Our country is not accustomed to properly evaluating one's contribution: people in Bangladesh often say this out of anguish, which is not entirely untrue. With such a tone in its presentation, Centre for Asian Arts and Cultures (CAAC) recently arranged a seminar at the Public Library, on the topic 'Jashimuddin and National literature.' Presided over by poet Foyez Ahmed, the seminar presented three theses on poet Jasimuddin on occasion of his centennial anniversary (1903-2003). The theses were presented by Moinuddin Khaled, teacher of Bangla at Dhaka City College, and Salimullah Khan, Chief Editor of Rashtroshobha Patromala--a literary journal brought out by Ahmad Sofa Rashtroshobha., Dr Jamal Anowar, the poet's son, a businessperson Abdul Haque, reputed photojournalist Nasir Ali Mamun, and others were present at the seminar and discussed on Jashimuddin.Rashtroshobha Patromala brought out its third issue on this occasion, which contained the theses and other writings on the 'Polli-Kobi' and a few of his photographs.
Poet Jasimuddin himself was a man of simplicity, kindness and passion. He wrote his nature poems in a simple language about the simple people living in the villages of Bangladesh. He himself had connections with villages throughout his life, and he took his subjects for his poetry from the ordinary day-to-day lives of rural people. His characters are always throbbing with the simplicity and freshness of nature. In Jasimuddin's poems the very nature with all its elements appear as individual entity playing multipurpose roles in providing the scenes.
All Jasimuddin's images and symbols, onomatopoeic expressions are drawn from nature, which create an enchanting effect in his poetry. Due to this inevitable presence of nature and villages in his poems, also because his poems have the rustic but simple tongue of the rural people, Jashimuddin was lovingly called 'Polli-Kobi' (folk poet).
Salimullah Khan, who presented two theses titled Jashimuddin's Bangla and Jasimuddin and the National literature, however, denounced this tendency of 'tagging' Jasimuddin and thus excluding him from the mainstream literature of the country.
Salimullah argued that Jasimuddin, with all his uniqueness in style, language and subject matter of poetry, is completely 'national' in nature. In this context, he explained that by the word 'national' he meant 'connection to both nation and its people'. Salimullah quoted from various documents to show how we have undermined Jashimuddin at times. He read from the entries on 14th and 16th March 1976 in the diary of Shamsuzzaman Khan, former Director General of Bangladesh National Museum. In the entry of 16th March, Shamsuzzaman wrote about the apathetic repercussion of the young generation of poets of the time at the death of Jasimuddin. Salimullah argued that the present trend of writing in Bangla is hardly reflective of our characteristics as a nation. Rather, Jasimuddin's softened images drawn from nature, his passionate expressions are more romantic which the young poets of the time are elements to be much more fond of.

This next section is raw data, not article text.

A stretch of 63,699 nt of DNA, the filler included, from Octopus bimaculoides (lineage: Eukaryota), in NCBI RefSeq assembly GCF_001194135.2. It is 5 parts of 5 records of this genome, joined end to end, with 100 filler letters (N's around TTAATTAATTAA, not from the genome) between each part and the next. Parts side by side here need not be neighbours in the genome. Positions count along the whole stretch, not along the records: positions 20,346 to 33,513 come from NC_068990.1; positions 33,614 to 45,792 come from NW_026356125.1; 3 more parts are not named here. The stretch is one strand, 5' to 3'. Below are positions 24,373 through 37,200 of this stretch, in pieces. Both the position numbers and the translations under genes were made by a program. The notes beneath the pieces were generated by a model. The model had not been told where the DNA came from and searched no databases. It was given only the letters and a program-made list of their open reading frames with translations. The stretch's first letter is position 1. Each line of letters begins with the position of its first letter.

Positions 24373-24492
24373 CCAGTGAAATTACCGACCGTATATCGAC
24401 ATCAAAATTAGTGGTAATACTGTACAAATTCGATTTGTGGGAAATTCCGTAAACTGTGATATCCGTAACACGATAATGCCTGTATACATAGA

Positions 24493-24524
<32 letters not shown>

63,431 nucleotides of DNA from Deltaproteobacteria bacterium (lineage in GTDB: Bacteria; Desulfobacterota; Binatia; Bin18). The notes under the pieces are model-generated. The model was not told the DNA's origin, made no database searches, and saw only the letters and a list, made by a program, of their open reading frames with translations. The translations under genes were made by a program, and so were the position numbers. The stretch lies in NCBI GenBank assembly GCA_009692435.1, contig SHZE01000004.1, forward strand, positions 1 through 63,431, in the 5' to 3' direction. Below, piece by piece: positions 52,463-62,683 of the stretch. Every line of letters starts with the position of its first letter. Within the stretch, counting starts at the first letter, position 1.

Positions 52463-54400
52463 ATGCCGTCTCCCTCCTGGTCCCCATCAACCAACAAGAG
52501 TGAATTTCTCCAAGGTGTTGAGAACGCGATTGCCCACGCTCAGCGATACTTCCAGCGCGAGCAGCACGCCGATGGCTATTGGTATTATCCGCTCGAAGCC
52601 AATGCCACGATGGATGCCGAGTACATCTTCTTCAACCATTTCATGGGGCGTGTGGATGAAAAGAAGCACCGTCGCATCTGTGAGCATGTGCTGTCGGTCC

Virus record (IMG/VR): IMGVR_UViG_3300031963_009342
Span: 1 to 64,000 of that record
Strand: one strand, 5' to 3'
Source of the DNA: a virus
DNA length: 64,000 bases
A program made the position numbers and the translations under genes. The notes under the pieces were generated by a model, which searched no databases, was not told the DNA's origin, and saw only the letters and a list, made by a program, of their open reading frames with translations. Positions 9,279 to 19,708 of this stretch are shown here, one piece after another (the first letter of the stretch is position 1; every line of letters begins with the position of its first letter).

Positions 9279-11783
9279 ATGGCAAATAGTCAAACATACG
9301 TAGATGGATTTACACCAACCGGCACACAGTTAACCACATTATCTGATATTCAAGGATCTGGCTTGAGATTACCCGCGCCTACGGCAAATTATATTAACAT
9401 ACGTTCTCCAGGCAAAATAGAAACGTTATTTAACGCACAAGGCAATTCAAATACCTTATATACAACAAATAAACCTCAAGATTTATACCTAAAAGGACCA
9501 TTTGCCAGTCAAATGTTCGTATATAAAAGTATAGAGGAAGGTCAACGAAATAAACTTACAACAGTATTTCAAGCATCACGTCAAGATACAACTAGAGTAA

Moinuddin Khaled also presented arguments in favour of Jasimuddin's 'national' qualities. He said that practice of literature expressing compassion for the mass people, while living in the city, cannot be true.
Photojournalist Nasir Ali Mamun came with an invaluable gift for the audience and admirers of Jasimuddin. He played a record of recitation of the poem Kobor (the grave) in Jashimuddin's own voice. The record is a proof to Jasimuddin's sensitive and emotional mind. Nasir also reminisced his meeting with Jashimuddin and taking his photographs with poet Kazi Nazrul Islam at the then PG Hospital where the two stayed for sometime. Several photographs have been printed in the issue of "Rashtroshobha Patromala".
There is no denying that Jasimuddin is one of the best poets our country has produced. And it is necessary for our own interest to evaluate him rightly. The language we express ourselves with, the literature we have inherited, is enriched with the contribution of Jasimuddin along with that of many others. Jamal Anowar, the poet's son, hoped that the poet's village home could be turned into a museum so that people may visit and see things connected with the poet. He said, No government has yet taken any initiative. Can we hope that such measures will be taken soon by our government to preserve the invaluable treasures we have, before they are lost?"